An-124 delivers heavy load into Dube

On March 30, Dube Cargo Terminal welcomed an Antonov An-124 cargo aircraft, just part of the process of shipping 80 tonnes of highly specialised spools which will form part of the main furnace at the local oil refinery.
The components, flown in on an Antonov Airlines freighter, ranged from 4 to 16m in length, 1 to 3m in width and 2 to 4m in height
Dube Cargo Terminal is part of Dube TradePort. Located 30km north of the South African city of Durban, Dube TradePort represents KwaZulu Natal’s biggest infrastructure project.
This Special Economic Zone (SEZ), geared to promote foreign and local investment, incorporates King Shaka International Airport.
Due to the oversized nature, weight and value of the cargo flown into Dube Cargo Terminal, Sebenza Forwarding and Shipping, the company contracted to oversee delivery of the equipment to final destination at the refinery, said that it was necessary to charter the large An-124 cargo aircraft.
Justin Naidoo, airfreight controller at Sebenza, said: “Due to the enormity of this cargo, not to mention the monetary value of the shipment, extreme care and caution had to be taken in ensuring that the transportation and disembark from the aircraft, as well as loading onto the specialised low bed trucks, was carried out with the utmost precision and precaution.
“The need for specialised cranes, rigging crews and equipment that best suited the low-bed trucks needed to accommodate this cargo really demanded the input of personnel with years of experience, as well as planning down to the tiniest detail – needless to say, this was all done successfully,” he insisted.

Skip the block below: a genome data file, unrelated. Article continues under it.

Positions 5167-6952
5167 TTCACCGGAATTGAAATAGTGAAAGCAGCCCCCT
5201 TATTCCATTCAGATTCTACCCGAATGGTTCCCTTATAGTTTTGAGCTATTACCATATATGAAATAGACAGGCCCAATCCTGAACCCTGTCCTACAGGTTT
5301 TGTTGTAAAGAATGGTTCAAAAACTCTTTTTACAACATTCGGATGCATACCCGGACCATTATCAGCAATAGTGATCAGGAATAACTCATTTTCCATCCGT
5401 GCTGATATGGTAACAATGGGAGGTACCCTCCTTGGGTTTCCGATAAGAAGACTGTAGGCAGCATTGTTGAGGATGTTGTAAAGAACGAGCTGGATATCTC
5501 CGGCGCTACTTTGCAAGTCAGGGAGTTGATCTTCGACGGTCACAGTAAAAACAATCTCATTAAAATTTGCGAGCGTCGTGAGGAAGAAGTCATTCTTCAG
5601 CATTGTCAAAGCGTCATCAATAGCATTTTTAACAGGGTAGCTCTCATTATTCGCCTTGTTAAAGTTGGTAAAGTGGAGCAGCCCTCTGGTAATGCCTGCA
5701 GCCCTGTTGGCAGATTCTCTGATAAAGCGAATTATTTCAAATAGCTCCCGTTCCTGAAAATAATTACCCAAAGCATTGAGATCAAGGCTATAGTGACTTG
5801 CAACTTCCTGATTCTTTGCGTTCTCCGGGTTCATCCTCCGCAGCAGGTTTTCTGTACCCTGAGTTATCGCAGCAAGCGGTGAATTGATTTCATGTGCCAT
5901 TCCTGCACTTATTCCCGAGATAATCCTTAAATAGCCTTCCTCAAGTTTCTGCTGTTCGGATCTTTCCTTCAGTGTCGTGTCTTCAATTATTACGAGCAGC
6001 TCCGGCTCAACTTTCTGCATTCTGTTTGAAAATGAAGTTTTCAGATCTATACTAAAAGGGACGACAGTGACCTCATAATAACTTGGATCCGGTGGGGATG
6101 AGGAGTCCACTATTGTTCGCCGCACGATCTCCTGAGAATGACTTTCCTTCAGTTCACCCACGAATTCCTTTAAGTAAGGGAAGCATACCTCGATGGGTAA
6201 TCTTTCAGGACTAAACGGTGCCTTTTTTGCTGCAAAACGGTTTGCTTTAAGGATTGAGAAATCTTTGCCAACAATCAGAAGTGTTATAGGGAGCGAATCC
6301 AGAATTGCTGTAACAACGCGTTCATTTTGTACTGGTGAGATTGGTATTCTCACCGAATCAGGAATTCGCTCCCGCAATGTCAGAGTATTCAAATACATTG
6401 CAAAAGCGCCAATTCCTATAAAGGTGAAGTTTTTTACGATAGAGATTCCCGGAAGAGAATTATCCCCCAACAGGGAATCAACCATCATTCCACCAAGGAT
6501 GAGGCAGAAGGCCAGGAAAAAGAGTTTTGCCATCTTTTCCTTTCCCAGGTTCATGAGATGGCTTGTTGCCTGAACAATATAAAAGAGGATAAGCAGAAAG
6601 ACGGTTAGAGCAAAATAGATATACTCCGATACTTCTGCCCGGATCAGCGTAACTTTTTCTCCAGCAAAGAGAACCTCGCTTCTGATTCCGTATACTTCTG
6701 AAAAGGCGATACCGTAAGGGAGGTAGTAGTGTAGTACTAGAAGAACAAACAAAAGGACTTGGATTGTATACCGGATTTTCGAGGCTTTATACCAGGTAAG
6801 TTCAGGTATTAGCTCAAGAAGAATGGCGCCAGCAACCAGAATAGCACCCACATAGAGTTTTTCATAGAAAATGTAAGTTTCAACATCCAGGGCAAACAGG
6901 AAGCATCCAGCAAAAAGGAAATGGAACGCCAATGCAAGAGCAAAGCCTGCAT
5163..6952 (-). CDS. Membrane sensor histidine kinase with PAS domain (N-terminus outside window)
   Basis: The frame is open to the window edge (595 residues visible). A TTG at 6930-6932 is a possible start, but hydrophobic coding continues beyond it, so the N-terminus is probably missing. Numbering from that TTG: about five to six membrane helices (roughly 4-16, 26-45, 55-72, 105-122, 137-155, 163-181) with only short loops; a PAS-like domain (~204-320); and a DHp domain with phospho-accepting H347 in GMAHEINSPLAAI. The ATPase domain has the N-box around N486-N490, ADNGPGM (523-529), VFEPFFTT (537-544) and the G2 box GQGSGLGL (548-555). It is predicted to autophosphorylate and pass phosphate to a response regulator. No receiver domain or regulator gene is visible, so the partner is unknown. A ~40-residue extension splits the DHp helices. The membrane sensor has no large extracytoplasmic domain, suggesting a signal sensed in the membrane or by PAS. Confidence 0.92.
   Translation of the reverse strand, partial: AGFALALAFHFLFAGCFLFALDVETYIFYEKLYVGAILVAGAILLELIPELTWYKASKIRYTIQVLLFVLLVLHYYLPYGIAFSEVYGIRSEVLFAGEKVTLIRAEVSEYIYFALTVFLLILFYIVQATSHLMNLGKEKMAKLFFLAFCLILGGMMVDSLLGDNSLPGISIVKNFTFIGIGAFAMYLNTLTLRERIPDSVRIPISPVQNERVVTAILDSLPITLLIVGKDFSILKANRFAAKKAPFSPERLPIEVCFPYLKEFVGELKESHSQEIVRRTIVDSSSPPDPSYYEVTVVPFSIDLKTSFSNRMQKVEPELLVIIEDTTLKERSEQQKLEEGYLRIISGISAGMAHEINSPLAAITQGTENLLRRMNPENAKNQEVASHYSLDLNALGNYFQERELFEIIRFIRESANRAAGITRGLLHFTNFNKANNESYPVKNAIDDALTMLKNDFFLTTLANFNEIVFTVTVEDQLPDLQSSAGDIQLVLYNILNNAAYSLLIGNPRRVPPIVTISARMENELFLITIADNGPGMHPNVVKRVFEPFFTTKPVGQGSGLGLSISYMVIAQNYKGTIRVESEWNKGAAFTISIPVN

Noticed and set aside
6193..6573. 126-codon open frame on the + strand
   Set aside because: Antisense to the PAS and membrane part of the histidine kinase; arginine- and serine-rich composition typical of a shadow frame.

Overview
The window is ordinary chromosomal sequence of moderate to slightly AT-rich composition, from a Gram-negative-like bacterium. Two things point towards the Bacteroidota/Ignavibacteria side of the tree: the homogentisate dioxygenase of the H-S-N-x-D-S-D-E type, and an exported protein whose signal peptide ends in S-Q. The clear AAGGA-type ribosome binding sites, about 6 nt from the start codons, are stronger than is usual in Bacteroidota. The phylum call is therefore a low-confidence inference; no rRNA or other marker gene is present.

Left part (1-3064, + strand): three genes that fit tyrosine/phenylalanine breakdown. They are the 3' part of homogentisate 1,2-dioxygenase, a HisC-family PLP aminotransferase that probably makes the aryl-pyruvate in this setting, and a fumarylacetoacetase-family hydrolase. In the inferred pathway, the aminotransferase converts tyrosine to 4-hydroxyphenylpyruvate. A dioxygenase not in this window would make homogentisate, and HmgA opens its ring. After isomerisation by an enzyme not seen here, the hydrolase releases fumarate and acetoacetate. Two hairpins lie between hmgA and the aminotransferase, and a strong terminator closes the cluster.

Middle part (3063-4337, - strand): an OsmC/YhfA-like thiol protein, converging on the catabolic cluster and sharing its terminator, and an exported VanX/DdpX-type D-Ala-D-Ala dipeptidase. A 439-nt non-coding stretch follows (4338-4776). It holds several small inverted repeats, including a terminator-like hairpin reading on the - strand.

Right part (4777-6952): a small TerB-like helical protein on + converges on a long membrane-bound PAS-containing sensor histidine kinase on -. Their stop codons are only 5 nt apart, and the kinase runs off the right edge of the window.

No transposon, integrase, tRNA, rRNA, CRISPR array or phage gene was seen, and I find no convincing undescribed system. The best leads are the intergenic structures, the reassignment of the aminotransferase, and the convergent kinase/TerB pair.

Landing rights were secured a few weeks prior to the Antonov’s arrival, the cargo being sourced and flown in from Germany. The aircraft took two and a half days to reach Durban’s King Shaka International Airport, having left Leipzig Airport on March 27, with two rest and refuelling stops in Cairo and Mombasa.
This is the second time an An-124 has flown in to deliver its cargo to Dube Cargo Terminal. In 2013, the facility welcomed a smaller load aboard an An-124: specifically, a 54-tonne acid cooler destined for a mine in New Caledonia, an archipelago located in the south-west Pacific Ocean.
“Dube Cargo Terminal has invested in a specialised outsized cargo handling facility which is equipped with hoists, mobile cranes and conveyor systems to handle bulky or outsized shipments such as large pipes, outsized machinery, motor vehicles, large animals and 20-foot ocean containers,” explained Ricardo Isaac, manager of Dube Cargo Terminal.
“The infrastructure to handle outsized cargo allows us to be flexible in enabling more specialised charter flights as well as growing cargo throughput by facilitating sea to air connections via the increased cargo capacity from the air services that already fly directly to Durban.
“By doing so, we are confident that we will continue to stimulate more growth in the local market.
“In the last 12 months we have seen a steady growth in excess of 20% in cargo throughput,” Isaac said.

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